Meanwhile Wolfe's troops bad reloaded. He seized the opportunity of the hesitation in the hostile ranks, and ordered the whole British line to advance. At first they moved forward with majestic regularity, receiving and paying back with deadly interest the volleys of the French; but soon the ardour of the soldiers broke through the restraints of discipline—they increased their pace to a run, rushing over the dying and the dead, and sweeping the living enemy off their path.
Wolfe was then wounded in the body; but he concealed his suffering, for his duty was not yet accomplished. Again a ball from the redoubt struck him on the breast. He reeled on one side; but at the moment that was not generally observed. "Support me," said he to a grenadier officer who was close at hand, "that my brave fellows may not see me fall." In a few seconds, however, he sank, and was borne a little to the rear.
The brief struggle fell heavily upon the British, but was ruinous to the French. They wavered under the carnage the columns which death had disordered were soon broken and scattered. Montcalm, with a courage that rose above the wreck of hope, galloped through the groups of his stubborn veterans, who still made head against the enemy, and strove to show a front of battle. His efforts were vain. The head of every formation was swept away before that terrible musketry. In a few minutes the French gave way in all directions. Just then their gallant general fell with a mortal wound: from that time all was utter rout.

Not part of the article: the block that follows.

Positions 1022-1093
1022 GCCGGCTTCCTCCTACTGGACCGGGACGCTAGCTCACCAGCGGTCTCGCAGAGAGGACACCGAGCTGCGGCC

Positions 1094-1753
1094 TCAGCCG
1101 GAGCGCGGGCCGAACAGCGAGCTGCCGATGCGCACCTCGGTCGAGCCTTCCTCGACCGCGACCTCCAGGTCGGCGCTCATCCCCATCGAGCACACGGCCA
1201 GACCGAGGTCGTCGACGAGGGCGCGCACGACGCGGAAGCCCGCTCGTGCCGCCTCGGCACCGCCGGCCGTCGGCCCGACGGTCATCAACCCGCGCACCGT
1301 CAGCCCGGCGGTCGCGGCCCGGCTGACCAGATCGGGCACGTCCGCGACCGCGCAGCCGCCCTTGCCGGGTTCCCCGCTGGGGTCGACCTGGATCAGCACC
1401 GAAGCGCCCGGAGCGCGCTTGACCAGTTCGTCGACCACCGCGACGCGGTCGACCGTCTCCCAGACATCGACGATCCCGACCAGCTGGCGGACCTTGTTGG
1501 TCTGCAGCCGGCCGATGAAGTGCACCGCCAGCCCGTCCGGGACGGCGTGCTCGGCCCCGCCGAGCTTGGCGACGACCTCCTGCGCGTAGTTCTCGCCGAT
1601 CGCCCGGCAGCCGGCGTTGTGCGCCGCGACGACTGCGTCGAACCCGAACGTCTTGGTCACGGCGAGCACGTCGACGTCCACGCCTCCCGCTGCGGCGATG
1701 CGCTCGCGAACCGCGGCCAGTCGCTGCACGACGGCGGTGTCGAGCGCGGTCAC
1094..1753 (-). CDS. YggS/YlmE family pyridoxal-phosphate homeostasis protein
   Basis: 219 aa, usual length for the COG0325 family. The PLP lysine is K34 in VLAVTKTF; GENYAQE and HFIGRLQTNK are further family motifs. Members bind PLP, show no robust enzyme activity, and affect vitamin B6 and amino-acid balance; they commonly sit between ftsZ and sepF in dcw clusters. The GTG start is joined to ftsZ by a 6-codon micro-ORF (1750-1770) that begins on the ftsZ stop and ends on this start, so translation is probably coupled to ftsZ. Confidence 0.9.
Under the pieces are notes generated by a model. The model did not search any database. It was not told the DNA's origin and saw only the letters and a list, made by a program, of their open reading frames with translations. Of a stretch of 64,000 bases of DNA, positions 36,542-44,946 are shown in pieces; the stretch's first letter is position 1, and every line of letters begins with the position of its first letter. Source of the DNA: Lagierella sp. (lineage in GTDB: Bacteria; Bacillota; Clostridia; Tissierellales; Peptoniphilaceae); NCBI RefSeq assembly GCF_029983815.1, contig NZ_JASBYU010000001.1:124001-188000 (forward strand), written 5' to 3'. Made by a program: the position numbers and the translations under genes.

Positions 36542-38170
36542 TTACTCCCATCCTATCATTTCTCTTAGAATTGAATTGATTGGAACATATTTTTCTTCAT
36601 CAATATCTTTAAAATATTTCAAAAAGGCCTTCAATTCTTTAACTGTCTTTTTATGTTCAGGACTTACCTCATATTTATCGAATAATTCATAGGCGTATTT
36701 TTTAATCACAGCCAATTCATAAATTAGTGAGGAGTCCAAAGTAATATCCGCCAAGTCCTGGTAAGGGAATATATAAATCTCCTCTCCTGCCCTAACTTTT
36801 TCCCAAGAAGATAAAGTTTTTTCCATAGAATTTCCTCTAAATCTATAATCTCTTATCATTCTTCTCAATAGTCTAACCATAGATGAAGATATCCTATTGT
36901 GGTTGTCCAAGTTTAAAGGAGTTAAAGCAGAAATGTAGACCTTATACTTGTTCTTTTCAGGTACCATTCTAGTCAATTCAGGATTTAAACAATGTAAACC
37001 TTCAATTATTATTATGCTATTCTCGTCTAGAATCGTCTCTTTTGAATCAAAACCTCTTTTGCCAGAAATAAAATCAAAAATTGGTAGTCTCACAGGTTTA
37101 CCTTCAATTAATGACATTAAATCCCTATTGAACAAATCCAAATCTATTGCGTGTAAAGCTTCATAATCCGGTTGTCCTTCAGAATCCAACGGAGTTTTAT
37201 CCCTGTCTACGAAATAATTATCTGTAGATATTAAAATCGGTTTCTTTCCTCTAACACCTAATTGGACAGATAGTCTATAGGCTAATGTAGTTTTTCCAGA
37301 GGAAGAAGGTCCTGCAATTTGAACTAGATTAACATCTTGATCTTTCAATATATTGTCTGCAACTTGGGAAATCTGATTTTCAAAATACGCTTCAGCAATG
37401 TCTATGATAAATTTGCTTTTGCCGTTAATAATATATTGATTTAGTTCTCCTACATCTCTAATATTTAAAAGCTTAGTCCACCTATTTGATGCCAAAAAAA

While the British troops were carrying all before them, their young general's life was ebbing fast away. From time to time he tried, with his faint hand, to clear away the death-mist that gathered on his sight, but the efforts seemed vain, for presently he lay back, and gave no signs of life beyond a heavy breathing and an occasional groan.